ALBUM REVIEW: The Futureheads – Powers (Nul Records)
Sunderland indie-rock heroes The Futureheads are back with their first electric guitar release in almost a decade – and it’s like they’ve never been away.
The quartet, who emerge at the start of the ‘00s as part of a swarm of guitar bands, stood out from the off.
They didn’t try to disguise their Mackem twang, wore influences like Gang Of Four and Adam Ant (listen to Car Trouble …) on their sleeve, and were a refreshingly honest blast of spiky North East talent.
They earned an NME Single of the Year award for their cover of Kate Bush’s Hounds Of Love, released five critically-acclaimed albums and headlined countless tours before going on indefinite hiatus in 2013.
Now, to everyone surprise and delight, guitarists Barry Hyde and Ross Millard, bassist David ‘Jaff’ Craig and drummer Dave Hyde are back with a new album – and it’s a belter.
Their last album, 2012’s Rant, was an a capella effort which expanded on the four-part harmonies which set them apart from their peers.
It was an enjoyable enough record, if light years away from the guitar-powered post-punk which made us fall for them in the first place.
But I‘m pleased to say their return is a full-on return to their earliest days, when their sound was instantly recognisable, and there’s no mere retreading of past glories.
It kicks off with aptly schizophrenic lead track Jekyll, which won the support of 6Music’s Steve Lamacq, Marc Riley and Shaun Keaveny, who made it his single of the week.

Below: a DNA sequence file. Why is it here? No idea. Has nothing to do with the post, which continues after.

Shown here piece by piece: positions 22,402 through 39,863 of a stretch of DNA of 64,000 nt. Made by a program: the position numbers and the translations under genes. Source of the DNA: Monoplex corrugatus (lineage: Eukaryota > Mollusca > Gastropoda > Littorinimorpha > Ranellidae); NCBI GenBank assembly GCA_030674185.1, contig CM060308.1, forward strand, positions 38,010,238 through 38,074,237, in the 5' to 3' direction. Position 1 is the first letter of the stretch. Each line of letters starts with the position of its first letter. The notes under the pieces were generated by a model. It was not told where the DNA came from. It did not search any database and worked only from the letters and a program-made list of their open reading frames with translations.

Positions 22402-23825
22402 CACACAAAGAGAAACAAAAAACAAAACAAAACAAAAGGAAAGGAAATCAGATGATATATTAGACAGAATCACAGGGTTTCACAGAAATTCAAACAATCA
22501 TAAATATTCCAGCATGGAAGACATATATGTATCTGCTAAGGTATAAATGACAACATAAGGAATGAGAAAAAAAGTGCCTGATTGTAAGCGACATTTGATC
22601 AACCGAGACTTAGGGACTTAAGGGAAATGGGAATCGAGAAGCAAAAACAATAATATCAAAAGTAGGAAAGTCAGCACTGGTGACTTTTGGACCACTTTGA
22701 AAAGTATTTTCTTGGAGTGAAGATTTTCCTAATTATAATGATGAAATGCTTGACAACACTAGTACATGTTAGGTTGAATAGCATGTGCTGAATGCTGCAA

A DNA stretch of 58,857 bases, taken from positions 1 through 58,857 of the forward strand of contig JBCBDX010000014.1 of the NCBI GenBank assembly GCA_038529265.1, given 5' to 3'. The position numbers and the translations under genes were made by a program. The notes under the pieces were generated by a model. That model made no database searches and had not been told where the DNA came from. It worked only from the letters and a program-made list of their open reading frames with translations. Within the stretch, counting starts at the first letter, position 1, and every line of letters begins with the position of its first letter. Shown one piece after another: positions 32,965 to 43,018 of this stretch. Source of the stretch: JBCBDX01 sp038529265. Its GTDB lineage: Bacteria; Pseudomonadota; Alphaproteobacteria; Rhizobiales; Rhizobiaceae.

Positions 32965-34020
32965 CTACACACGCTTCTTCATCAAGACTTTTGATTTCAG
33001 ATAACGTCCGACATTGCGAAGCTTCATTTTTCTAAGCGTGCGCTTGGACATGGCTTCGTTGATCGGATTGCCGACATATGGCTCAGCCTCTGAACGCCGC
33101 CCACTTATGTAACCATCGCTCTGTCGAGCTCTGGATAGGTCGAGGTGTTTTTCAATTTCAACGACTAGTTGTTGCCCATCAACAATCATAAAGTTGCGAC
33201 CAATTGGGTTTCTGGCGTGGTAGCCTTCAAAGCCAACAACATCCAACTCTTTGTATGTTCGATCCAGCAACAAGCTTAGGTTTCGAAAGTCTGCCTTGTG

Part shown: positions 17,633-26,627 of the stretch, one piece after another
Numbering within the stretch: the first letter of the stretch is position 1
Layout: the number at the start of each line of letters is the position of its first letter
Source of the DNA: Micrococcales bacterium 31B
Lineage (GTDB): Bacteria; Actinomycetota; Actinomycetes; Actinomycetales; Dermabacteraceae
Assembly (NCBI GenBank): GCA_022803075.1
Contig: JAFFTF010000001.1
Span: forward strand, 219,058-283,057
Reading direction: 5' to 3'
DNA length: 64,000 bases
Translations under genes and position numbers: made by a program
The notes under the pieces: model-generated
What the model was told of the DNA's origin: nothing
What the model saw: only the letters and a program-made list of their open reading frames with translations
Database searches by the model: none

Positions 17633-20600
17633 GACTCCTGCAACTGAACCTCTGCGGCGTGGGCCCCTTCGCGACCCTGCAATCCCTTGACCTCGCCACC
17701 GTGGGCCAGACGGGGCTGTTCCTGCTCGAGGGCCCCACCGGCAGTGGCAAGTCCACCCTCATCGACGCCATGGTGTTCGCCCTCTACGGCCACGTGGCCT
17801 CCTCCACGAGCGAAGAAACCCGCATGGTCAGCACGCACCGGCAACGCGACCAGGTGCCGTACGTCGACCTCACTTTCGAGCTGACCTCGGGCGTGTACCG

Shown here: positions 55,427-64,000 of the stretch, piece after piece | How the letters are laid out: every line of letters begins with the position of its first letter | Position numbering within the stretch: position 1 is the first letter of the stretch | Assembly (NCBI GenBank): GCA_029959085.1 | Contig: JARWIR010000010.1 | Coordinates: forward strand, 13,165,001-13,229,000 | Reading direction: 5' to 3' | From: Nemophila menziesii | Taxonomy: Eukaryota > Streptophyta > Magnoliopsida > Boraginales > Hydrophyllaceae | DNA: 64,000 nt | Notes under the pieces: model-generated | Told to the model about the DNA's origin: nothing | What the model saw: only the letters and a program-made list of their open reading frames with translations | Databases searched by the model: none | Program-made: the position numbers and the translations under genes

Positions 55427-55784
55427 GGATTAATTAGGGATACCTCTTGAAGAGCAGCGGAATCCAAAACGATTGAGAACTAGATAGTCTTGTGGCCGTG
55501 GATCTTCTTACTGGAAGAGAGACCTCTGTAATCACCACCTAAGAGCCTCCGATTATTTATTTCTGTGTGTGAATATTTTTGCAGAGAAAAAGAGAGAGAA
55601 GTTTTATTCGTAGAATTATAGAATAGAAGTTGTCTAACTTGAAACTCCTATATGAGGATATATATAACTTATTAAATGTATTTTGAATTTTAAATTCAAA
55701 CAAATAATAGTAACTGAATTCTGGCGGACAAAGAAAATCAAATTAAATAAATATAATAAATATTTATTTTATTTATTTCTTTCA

That’s quickly followed by one of the album’s standout tracks, Good Night Out, which references the local habit of “talking to the river at the end of a good night out”.
Elsewhere, Animus addresses Barry’s depression, which, we now know, derailed the band in the first place, questioning “is your life a struggle, did something burst your bubble?”.
Across The Border examines the Heads’ hometown becoming the face of Brexit, asking “what will it take to change your mind?”, while the excellent Listen, Little Man ponders “when did we all think so small?”
The frantic punk rush of Headcase is another song about Barry’s mental health struggles, and probably my favourite on the album.
He sings: “There’s madness in your eyes/And you don’t even know/I think you’ve lost the plot/I think it’s time to go/And get some help, “What do you mean?/I’m feeling great/Just look at the smile on my face”. Brave – and I’d imagine very cathartic – stuff.
There’s joy here too, in the shape of 0704, a love song to his partner and young daughter which is the most sentimental song they’ve ever written.
Ross, who’s also a member of Frankie & The Heartstrings, says it’s a record which “is a little off kilter and maybe a little more out of step than you might expect from four lads in their 30s. I think it might surprise people.” It does, and in a very good way indeed.
The Futureheads sound completely reinvigorated, and it’s good – no, make that great – to have them back. Their December tour promises to be a treat. 8/10